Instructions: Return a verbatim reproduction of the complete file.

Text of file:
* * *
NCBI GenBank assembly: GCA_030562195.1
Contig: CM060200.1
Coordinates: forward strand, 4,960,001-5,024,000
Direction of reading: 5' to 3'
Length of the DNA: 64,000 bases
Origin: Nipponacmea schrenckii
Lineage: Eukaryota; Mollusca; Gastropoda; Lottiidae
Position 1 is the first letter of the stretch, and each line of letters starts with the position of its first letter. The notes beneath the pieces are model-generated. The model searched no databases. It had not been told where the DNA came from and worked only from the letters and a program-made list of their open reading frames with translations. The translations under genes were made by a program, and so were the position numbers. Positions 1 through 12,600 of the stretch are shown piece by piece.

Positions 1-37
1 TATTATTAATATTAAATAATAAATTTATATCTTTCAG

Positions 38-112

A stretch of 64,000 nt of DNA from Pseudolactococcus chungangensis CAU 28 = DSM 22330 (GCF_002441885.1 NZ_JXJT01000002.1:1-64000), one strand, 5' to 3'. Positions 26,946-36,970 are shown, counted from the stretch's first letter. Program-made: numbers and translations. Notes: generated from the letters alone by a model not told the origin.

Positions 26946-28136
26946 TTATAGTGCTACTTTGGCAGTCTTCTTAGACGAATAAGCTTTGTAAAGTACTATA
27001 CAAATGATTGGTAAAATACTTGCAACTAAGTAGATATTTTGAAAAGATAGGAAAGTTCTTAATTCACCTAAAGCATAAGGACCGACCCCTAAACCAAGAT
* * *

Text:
NCBI GenBank assembly: GCA_030562195.1
Contig: CM060200.1
Coordinates: forward strand, 4,960,001-5,024,000
Direction of reading: 5' to 3'
Length of the DNA: 64,000 bases
Origin: Nipponacmea schrenckii
Lineage: Eukaryota; Mollusca; Gastropoda; Lottiidae
Position 1 is the first letter of the stretch, and each line of letters starts with the position of its first letter. The notes beneath the pieces are model-generated. The model searched no databases. It had not been told where the DNA came from and worked only from the letters and a program-made list of their open reading frames with translations. The translations under genes were made by a program, and so were the position numbers. Positions 1 through 12,600 of the stretch are shown piece by piece.

Positions 1-37
1 TATTATTAATATTAAATAATAAATTTATATCTTTCAG

Positions 38-112

A stretch of 64,000 nt of DNA from Pseudolactococcus chungangensis CAU 28 = DSM 22330 (GCF_002441885.1 NZ_JXJT01000002.1:1-64000), one strand, 5' to 3'. Positions 26,946-36,970 are shown, counted from the stretch's first letter. Program-made: numbers and translations. Notes: generated from the letters alone by a model not told the origin.

Positions 26946-28136
26946 TTATAGTGCTACTTTGGCAGTCTTCTTAGACGAATAAGCTTTGTAAAGTACTATA
27001 CAAATGATTGGTAAAATACTTGCAACTAAGTAGATATTTTGAAAAGATAGGAAAGTTCTTAATTCACCTAAAGCATAAGGACCGACCCCTAAACCAAGAT